- Integration in Development: The mission will embed biodiversity as a key consideration in all developmental programmes, particularly in agriculture, ecosystem services, health, bio-economy, and climate change mitigation;
- Database: It will establish a citizen and policy-oriented biodiversity information system
- Leadership role: The Mission will allow India to emerge as a leader in demonstrating linkage between conservation of natural assets and societal well-being.
- Solutions to create resilience: Mission programmes will offer nature-based solutions to numerous environmental challenges, including degradation of rivers, forests, and soils, and ongoing threats from climate change, with the goal of creating climate-resilient communities.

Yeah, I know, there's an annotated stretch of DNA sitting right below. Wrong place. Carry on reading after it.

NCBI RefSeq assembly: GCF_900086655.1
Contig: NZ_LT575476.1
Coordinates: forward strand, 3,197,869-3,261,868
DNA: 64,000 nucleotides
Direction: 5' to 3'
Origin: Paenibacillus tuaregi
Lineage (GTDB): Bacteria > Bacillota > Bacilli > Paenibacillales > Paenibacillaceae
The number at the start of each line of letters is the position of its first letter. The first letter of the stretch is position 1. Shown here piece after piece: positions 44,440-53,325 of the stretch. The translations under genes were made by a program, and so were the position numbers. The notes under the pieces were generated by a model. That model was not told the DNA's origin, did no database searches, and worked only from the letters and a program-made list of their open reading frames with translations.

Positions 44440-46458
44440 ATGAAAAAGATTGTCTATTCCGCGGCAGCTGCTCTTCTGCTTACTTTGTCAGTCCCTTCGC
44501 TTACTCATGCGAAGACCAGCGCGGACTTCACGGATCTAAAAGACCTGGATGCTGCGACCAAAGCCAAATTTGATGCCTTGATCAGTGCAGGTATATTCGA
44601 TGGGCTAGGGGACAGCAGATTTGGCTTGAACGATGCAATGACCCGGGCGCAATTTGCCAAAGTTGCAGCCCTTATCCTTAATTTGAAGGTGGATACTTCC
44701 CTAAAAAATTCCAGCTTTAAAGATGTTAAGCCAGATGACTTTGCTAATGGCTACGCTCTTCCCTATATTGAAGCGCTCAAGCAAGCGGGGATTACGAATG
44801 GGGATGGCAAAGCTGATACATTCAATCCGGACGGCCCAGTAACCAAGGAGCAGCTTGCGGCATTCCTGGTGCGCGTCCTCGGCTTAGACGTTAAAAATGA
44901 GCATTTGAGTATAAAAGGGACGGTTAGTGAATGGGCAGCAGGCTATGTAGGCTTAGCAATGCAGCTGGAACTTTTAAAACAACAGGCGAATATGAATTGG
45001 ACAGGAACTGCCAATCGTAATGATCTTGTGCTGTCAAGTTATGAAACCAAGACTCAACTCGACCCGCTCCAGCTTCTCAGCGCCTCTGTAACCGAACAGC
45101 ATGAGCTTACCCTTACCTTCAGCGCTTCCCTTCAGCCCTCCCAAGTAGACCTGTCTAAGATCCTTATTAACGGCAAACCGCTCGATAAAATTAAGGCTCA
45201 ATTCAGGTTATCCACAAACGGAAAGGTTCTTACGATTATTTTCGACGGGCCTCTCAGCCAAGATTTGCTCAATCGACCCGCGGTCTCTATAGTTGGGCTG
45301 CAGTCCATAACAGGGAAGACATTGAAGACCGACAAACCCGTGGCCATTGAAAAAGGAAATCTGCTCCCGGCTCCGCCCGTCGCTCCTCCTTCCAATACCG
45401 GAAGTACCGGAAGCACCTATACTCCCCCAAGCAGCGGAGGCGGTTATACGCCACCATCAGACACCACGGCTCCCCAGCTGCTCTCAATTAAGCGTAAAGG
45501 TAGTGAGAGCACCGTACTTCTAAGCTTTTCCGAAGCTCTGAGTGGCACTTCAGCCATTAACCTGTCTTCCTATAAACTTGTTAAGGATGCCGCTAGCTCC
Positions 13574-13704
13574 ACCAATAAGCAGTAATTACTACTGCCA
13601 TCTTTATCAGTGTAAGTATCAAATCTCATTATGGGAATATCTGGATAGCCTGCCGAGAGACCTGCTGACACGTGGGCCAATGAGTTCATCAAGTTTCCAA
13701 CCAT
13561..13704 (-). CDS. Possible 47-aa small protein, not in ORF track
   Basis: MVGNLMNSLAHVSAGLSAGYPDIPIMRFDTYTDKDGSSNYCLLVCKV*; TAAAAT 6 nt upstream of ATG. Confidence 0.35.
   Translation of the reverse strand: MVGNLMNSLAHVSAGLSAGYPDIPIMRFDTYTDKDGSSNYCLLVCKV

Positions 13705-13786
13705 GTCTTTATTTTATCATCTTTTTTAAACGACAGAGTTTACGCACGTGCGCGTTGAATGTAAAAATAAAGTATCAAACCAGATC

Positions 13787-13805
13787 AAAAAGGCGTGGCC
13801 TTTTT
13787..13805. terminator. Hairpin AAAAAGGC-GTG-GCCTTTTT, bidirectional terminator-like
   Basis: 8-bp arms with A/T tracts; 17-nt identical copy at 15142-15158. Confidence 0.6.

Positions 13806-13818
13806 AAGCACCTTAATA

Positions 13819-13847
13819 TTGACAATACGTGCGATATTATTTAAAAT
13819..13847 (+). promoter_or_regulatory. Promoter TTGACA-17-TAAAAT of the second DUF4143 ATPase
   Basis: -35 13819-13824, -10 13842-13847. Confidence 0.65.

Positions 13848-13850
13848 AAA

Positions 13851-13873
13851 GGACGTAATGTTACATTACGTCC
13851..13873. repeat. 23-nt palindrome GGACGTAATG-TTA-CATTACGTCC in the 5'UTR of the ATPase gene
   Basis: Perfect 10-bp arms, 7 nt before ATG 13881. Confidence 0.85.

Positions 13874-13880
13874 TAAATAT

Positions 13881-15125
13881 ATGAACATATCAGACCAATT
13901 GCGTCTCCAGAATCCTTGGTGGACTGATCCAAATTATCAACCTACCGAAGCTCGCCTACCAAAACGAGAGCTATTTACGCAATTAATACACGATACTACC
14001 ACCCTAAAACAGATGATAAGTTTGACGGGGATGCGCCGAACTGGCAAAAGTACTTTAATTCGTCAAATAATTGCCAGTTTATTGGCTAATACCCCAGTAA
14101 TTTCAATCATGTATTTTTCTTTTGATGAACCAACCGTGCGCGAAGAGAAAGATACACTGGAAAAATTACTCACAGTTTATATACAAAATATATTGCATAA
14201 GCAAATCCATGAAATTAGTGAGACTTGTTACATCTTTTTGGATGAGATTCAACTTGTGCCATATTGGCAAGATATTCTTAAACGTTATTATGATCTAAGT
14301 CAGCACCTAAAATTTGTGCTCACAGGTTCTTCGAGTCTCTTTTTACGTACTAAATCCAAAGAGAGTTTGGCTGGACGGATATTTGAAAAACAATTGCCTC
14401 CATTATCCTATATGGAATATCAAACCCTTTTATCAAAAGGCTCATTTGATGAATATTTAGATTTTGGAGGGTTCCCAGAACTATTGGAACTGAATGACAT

- Mission’s “One Health” programme, integrating human health with animal, plant, soil and environmental health, has both the preventive potential to curtail future pandemics along with the interventional capability for unexpected public health challenges.
Significance of Bio-Diversity Conservation:
- Repairing our dysfunctional relationship with nature is one of the ways to mitigate climate change and curtail future outbreaks of infectious diseases.
- Our biodiversity also serves as a perpetual source of spiritual enrichment, intimately linked to our physical and mental well-being.
- The precise economic value of all ecosystem services provided by biodiversity may not be known, estimates suggest our forests alone may yield services worth more than a trillion rupees per year.
- Imagine how much greater this value will be with grasslands, wetlands, freshwater, and marine added.
- Sadly, today, we face not only one of the worst public health crises but also worldwide declines in biodiversity.